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Thread: Zekk Pacus' AMD Ryze(n) hardware thread, July 2017

  1. #3361
    Malcanis's Avatar
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    Quote Originally Posted by Keckers View Post
    It's not like there's been any good video games released recently that justify dropping over a grand on new hardware so why bother.
    Also a very good point

    Quote Originally Posted by Spartan Dax View Post
    Just one new SKU, 5800x3d. Same as the old one more or less with extra 64 Mb of L3. Launchdate still unknown. Zen 4 comes in 2H 2022 when AMD feels DDR5 price and availability has improved enough.
    Also the new 6000 series APUs, which look pretty impressive. 6 or 12 RDNA2 cores on DDR5 will be a huge step up from the Vega core APUs. AMD did say that they won't release them as individual items until DDR5 is "properly" available though, so they'll be OEM only for some unspecified amount of time. I still want to get one in a miniPC for #2 nephew. It will easily be good enough to run CEMU and whatnot plus the Steam games he actually plays. Heck if I drop 32GB in there it should last him well into his teens.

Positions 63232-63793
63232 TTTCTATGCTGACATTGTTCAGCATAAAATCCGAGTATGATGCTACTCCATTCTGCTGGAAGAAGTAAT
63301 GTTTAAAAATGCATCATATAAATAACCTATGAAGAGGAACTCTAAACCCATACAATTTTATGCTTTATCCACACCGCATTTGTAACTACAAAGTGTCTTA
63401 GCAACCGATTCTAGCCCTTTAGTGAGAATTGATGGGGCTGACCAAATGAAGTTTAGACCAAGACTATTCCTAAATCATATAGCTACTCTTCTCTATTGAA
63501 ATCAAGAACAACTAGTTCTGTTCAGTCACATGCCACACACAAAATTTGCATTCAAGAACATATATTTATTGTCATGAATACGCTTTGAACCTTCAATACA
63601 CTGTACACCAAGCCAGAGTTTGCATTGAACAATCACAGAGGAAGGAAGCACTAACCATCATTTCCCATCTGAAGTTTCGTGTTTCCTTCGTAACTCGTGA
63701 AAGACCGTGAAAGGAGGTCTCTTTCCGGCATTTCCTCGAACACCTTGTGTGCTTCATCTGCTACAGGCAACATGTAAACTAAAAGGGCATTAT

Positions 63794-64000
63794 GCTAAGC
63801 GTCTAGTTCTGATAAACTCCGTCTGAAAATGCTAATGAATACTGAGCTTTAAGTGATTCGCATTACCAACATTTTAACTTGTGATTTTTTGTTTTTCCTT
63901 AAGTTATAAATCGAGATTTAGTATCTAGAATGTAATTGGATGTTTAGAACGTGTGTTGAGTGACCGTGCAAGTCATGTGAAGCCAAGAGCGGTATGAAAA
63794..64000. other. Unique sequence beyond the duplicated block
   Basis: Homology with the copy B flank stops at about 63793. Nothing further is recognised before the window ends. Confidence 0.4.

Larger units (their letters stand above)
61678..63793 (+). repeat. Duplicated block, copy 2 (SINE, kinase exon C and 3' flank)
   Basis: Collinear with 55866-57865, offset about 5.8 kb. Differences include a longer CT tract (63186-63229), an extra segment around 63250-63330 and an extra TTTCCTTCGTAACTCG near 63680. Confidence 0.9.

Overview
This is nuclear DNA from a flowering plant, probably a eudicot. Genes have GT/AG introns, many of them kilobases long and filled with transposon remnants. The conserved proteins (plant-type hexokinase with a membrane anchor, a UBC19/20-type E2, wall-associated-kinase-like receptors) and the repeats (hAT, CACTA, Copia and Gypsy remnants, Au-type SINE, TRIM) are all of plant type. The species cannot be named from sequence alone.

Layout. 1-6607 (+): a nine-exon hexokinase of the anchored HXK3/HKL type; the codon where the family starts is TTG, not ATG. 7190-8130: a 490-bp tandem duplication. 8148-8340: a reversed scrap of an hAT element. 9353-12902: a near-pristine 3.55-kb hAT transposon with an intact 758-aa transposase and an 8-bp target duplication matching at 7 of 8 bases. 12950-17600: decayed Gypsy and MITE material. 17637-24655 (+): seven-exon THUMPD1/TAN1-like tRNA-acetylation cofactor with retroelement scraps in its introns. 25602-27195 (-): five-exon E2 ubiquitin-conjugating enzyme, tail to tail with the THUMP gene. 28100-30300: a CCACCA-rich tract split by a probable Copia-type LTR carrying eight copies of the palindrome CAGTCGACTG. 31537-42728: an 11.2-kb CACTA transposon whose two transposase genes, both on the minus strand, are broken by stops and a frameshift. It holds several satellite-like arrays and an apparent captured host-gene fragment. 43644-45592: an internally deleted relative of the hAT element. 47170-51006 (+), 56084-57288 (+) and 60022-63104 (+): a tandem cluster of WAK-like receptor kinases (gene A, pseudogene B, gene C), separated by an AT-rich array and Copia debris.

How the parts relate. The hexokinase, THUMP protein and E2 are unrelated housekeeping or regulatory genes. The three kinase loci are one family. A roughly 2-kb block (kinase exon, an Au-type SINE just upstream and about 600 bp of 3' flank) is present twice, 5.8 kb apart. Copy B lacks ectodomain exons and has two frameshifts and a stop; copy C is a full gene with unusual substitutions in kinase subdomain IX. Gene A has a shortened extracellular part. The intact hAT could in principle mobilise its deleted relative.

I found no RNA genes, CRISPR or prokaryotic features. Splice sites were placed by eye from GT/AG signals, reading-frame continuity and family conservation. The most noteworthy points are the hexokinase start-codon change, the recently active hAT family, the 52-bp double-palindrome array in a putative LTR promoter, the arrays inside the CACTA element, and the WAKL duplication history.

Last edited by Malcanis; January 11 2022 at 05:19:54 PM.
    Quote Originally Posted by Isyel View Post
    And btw, you're such a fucking asshole it genuinely amazes me on a regular basis how you manage to function.

  2. #3362

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    I played around a bit with a 4c/8t 2400G when they were released. Decent for low/med 1080p gameplay in the 30 fps range while playing WOT and similarly demanding games. Not a speed demon to be sure but for HTPC uses it's still a very good cpu despite being a Zen 1 core with Vega graphics.

  3. #3363
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    Yeah the higher end 6000s should have about 3x the GPU power. The ones with 12 GPU cores all seem to be 8c/16t though. Valve had to get their 4c/8t + 12 RDNA2 core Deck APU custom made, but I think there'd be a ready market outside of Valve for similar GPU-centric APU SKUs.
    Quote Originally Posted by Isyel View Post
    And btw, you're such a fucking asshole it genuinely amazes me on a regular basis how you manage to function.

  4. #3364
    Specially Pegged Donor Overspark's Avatar
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    Quote Originally Posted by Spartan Dax View Post